Background: The Nobel Prize of Physiology or Medicine (NPPM) has recognized the work of 222 scientists from different nationalities, from 1901 until 2020. From the total, 186 award researchers used animal models in their projects, and 21 were attributed to scientists and projects directly related to Pharmacology. In the most recent years, genetics is a dominant scientific area, while at the beginning of the 20th century, most of the studies were more related to anatomy, cytology, and physiology. Summary: Mammalian models were used in 144 NPPM projects, being rodents the most used group of species. Moreover, 92 researchers included domestic species in their work. The criteria used to choose the species, the number of animals used and the experimental protocol is always debatable and dependent on the scientific area of the study; however, the 3R’s principle can be applied to most scientific fields. Independently of the species, the animal model can be classified in different types and criteria, depending on their ecology, genetics, and mode of action. Key-Messages: The use of animal models in NPPM awarded projects, namely in Pharmacology, illustrates their importance, need and benefit to improve scientific knowledge and create solutions. In the future, with the contribute of technology, it might be possible to refine the use of animal models in pharmacology studies.

Alfred Nobel was a chemist, inventor, entrepreneur, and industrialist of the 19th century, being one of the most notable men of his time. He was born in Stockholm in 1833 and one of his most recognized achievements was the use of nitroglycerin as an explosive and the way to control it. Before his death, he left virtually all his fortune to establish prizes for people from different nationalities who made the most compelling achievement for the global benefit, in the fields of chemistry, physics, physiology or medicine, literature, and peace among nations [1, 2].

According to his words, the Nobel Prize of Physiology or Medicine (NPPM) should be attributed to “the person who shall have made the most important discovery within the domain of physiology or medicine.” Until today, 222 scientists awarded the NPPM from 1901 to 2020 [3]. According to the Foundation for Biomedical Research, 186 award researchers (from the 222 total) used animal models in their projects [4]. From the total of NPPM awards, 23 were attributed to scientists and projects directly related to Pharmacology and the use and test of different drugs and chemicals in order to treat diseases, infectious agents, and physical conditions [4].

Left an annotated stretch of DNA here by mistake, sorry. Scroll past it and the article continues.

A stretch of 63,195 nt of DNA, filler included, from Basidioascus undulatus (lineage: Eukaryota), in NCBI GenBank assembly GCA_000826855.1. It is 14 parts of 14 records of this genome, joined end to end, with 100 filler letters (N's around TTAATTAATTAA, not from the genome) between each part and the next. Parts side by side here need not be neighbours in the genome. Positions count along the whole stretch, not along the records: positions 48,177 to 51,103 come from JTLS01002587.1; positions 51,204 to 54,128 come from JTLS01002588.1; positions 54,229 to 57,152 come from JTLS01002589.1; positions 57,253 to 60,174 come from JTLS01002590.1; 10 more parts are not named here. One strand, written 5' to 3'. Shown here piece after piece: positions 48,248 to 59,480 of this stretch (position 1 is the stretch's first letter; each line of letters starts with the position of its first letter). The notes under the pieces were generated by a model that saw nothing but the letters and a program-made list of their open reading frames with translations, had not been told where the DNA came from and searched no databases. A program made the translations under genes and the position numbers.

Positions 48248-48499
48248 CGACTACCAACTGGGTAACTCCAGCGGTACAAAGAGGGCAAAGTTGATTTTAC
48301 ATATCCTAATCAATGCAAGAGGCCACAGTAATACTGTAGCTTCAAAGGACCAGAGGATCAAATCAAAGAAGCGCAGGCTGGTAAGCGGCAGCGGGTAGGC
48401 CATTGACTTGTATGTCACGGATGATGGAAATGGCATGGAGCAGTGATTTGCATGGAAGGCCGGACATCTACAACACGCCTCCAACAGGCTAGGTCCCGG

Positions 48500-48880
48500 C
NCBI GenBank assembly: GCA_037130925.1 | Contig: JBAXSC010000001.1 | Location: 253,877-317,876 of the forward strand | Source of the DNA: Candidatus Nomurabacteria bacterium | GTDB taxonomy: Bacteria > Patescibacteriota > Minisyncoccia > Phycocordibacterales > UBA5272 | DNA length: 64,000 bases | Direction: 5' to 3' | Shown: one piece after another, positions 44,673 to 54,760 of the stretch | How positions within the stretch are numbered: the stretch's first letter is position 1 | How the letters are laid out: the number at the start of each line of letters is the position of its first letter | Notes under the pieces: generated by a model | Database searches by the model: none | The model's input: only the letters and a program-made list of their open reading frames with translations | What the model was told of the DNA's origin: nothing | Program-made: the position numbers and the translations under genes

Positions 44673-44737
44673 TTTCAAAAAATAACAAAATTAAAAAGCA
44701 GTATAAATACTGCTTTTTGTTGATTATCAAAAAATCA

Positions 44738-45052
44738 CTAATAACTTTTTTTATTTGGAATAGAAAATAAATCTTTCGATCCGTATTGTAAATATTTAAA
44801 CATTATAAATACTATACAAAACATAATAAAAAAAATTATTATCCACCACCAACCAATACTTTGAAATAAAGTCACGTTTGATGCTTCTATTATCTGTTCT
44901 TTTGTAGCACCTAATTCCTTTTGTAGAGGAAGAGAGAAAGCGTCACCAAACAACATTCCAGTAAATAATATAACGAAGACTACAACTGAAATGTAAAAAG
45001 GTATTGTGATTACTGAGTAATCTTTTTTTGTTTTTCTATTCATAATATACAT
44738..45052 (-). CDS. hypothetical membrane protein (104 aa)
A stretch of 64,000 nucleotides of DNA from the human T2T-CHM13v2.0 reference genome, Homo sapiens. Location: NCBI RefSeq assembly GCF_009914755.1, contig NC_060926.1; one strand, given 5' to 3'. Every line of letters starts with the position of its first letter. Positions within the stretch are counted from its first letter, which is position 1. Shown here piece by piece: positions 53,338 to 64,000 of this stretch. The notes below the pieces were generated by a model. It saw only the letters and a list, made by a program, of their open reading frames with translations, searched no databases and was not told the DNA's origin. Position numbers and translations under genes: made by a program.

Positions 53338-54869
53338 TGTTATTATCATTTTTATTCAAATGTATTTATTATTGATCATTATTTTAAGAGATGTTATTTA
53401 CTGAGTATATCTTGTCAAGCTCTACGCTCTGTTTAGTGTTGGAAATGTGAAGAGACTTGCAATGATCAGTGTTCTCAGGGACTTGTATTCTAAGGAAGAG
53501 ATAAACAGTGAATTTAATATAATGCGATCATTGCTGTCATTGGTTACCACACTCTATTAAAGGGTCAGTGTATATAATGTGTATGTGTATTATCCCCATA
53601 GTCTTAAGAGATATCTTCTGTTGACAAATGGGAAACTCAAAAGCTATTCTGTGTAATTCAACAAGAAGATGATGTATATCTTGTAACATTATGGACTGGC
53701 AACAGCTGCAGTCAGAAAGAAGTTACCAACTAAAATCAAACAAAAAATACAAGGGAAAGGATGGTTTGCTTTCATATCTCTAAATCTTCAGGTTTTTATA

Animal models are based on the principle of comparative medicine that animals share physiological, pathological, behavioral, or many more other characteristics with humans. Historically, it is possible to say that the use of animals for health purposes started in ancient Greece, >2,000 years ago, when anatomy and physiology were born as scientific fields [5].

The use of animal models in the projects recognized by the NPPM is more than illustrative of the importance and need of them to improve scientific knowledge. In this way, this review aims to analyze the use of animal models as essential tools for scientific development, especially in pharmacology, using the NPPM projects as examples of worldwide recognized scientific improvements considerably depends on those models.

As mentioned above, 186 award researchers used animal models in their projects (Table 1). For instance, Emil Adolf von Behring, the 1st NPPM winner, in 1901, used horses, rabbits, and guinea pigs in order to discover a diphtheria treatment. In the same way, the 2020 winners, Harvey J. Alter, Michael Houghton, and Charles M. Rice choose the chimpanzee as a model to study the hepatitis C. Furthermore, most of the awarded discoveries required >1 species as an animal model, in different parts of their studies. In fact, 87 of the prized researchers needed >1 animal species in their award projects [4].

Table 1.

NPPMs attributed to researchers that used animal models from 1901 to 2020 [6-114]

NPPMs attributed to researchers that used animal models from 1901 to 2020 [6-114]
NPPMs attributed to researchers that used animal models from 1901 to 2020 [6-114]